Church, Culture, and the Consultant


© 2014 Image used with purchased copyright permission from BIGSTOCK PHOTO

Culture as defined by Os Guinness in his book, Renaissance, “Is a way of life lived in common.”

After decades of working in the local church, pastoring small churches, and engaging in conversations with my fellow pastors; it is my observation that many 21st Century pastors are either uncomfortable with or fail to see the importance that a certified church consultant could play in assisting their church better advance the Kingdom of God locally and globally. There is a huge difference between “being the church” and “doing church.” The danger is that the longer a church has been in existence, the greater the chances of that church just going through the motions, doing church, but not being the church. Many of our cities and communities have been and are undergoing rapidly changing ethnic, generational, economic, social and political demographics. The question becomes whether we as the local church understand the different ethnic and generational cultures existing in our neighborhoods; cultural and demographic changes occurring in our respective communities, and how best to reach them with the claims of Christ. Perhaps it is time for a paradigm shift in our pastoral leadership thought processes and practices; a cultural change in our 21st Century church mindset relative to bringing in a church consultant.

The truth remains however that for many pastors and churches, the idea of hiring a church consultant and that person having carte blanche access to church staff, its leadership and membership, budgets and reports, can be both intimidating and disconcerting. For some, not all pastors, it may seem to be an admission that their leadership capabilities or even personal integrity are being called into question. Some may even feel that it is okay for a marketplace organization to utilize the services of a consultant; but the church after all is not a business even though it is both a living organism and organization.  Churches have budgets, ministries, staff including volunteers and paid employees, etc., but many church leaders see little value in or need for a consultant’s services. For these and other reasons many pastors and churches that could benefit from the services of a certified church consultant choose to continue on with ministry in a business as usual way. For many churches and pastors the cultural stigma of (market place versus church from an organizational perspective) is a deciding factor that keeps them from engaging the services of a church consultant in my opinion.

Perhaps some observations from others beside me might help persuade a pastor and church to consider the possibility of engaging a church consultant. Dennis Bickers in his book, Intentional Ministry in a not-so-mega church: Becoming a Missional Community, states that “A changing world needs a changing church.” Bickers says that “We live in a rapidly changing world that requires the church to examine its entire focus on ministry” (2009, p.11). Very few people reading this article will contest this statement, “If there is one constant in our 21st Century it is change.” If our world is in a constant state of flux, what changes does today’s church need to make that while not compromising the integrity of Scripture, allow us to better fulfill the Great Commission.  Aubrey Malphurs has served as a pastor; is presently professor of pastoral ministries at Dallas Theological Seminary, and president of the Malphurs Group. Malphurs (2005, Advance Strategic Planning) reveals the following:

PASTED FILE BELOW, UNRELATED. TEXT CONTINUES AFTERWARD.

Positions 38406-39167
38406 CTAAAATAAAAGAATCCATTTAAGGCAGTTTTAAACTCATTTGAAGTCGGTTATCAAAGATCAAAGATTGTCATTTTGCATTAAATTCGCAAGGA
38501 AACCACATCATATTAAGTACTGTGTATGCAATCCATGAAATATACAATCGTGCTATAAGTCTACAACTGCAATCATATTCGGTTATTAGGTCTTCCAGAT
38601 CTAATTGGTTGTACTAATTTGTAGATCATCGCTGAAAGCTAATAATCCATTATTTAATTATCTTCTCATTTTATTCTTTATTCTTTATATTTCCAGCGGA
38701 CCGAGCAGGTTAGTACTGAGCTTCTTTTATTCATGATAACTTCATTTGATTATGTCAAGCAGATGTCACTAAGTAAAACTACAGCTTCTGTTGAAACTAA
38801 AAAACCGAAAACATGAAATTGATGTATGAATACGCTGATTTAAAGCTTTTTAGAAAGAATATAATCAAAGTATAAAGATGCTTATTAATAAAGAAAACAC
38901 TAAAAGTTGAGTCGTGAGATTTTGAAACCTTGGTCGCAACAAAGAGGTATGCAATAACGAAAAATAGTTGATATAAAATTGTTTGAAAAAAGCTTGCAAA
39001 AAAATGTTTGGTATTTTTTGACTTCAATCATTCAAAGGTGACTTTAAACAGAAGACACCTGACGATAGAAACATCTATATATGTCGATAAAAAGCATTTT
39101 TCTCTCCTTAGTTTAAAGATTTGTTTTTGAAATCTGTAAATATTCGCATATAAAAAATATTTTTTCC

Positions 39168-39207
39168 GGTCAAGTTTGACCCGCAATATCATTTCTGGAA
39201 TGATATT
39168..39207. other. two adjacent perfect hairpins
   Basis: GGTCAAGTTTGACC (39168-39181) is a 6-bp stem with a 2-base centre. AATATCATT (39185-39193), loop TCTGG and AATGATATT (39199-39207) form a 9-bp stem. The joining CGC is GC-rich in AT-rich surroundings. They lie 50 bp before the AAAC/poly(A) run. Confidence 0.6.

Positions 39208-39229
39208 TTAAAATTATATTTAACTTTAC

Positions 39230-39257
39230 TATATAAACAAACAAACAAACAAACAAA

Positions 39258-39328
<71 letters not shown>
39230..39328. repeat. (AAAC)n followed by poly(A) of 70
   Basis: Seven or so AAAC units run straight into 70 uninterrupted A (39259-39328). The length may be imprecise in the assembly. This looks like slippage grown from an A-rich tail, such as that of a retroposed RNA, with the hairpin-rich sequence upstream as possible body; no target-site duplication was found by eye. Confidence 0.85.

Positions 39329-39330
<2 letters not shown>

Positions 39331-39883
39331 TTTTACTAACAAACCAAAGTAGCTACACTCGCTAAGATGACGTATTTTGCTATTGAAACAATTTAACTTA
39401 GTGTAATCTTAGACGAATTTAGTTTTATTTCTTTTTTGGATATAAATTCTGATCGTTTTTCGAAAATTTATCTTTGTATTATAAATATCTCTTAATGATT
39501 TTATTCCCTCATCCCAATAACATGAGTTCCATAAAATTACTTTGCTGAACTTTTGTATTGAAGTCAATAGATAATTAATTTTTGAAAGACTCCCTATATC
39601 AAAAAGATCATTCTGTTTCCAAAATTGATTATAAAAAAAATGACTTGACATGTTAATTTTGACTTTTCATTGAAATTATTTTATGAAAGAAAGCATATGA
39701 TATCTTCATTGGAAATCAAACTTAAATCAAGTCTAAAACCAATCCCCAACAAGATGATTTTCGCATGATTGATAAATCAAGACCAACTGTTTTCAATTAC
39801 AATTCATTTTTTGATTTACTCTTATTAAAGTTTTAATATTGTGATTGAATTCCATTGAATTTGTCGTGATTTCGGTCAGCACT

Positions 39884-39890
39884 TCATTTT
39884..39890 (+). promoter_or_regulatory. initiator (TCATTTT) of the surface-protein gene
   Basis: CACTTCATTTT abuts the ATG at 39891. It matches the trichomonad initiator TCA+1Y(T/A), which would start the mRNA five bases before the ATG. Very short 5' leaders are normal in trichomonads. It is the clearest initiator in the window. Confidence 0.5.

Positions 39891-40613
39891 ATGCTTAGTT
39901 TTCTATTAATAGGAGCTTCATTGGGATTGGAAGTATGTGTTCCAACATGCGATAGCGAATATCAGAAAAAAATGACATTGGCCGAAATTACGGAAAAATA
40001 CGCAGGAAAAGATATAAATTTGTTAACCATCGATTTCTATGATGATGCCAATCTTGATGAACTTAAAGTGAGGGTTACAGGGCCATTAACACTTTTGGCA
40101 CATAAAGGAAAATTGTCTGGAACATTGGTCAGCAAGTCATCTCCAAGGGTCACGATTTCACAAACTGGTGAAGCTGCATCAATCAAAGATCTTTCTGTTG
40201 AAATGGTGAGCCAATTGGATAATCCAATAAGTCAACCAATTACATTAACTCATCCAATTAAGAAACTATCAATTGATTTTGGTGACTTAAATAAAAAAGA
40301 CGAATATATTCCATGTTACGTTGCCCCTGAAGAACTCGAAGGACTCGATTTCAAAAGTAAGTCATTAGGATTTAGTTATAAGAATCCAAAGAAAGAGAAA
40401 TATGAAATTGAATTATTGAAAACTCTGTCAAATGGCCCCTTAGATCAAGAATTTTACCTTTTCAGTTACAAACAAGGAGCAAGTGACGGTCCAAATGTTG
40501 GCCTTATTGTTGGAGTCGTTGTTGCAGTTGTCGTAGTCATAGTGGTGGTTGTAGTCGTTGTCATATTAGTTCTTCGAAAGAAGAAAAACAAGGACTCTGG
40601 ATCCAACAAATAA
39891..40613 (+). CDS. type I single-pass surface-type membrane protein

In an earlier book, I noted that in 1988 between 80-85 percent of churches in North America had either plateaued or were in decline (dying). If 65% of the people in the churches are either plateaued or declining in their spiritual growth, is no wonder that so many churches are struggling. Based on my research and consulting with churches, I am convinced that the typical church does not understand the full implication of megachange. Even when a church has some understanding of the implications, it doesn’t know how to respond in effective ministry to those becoming immersed in the postmodern paradigm (p. 8).

If the above paragraph has not gotten your attention, please read the following statement by Malphurs with a “teachable spirit:”

I believe that the majority of seminaries that prepare people for ministry sit in the same boat with the churches. They are still preparing future pastors for ministry to a modern, not a postmodern world. Most training equips pastors for one hour on Sunday morning but ignores the other forty-plus hours of the week that demand such things as leadership gifts and abilities, people skills, and strategic thinking and doing (p. 8).

My prayer is that more pastors and churches would have a “teachable spirit” where the use of a certified church consultant is concerned. I would encourage any pastor and church who might consider the possibility of engaging a certified church consultant to contact the “Society for Church Consulting” in Louisville, KY.

References: In Article Usage Order

Os Guinness, Renaissance: The Power Of The Gospel However Dark The Times (2014, Downers Grove, IL: IVP), p. 58.

Dennis Bickers, Intentional Ministry in a not-so-mega church: Becoming A Missional Community (2009, Kansas City, MO: Beacon Hill Press), p.11.

Aubrey Malphurs, Advanced Strategic Planning: A New Model for Church and Ministry Leaders (2005, Grand Rapids, MI: Baker Books), p.8.


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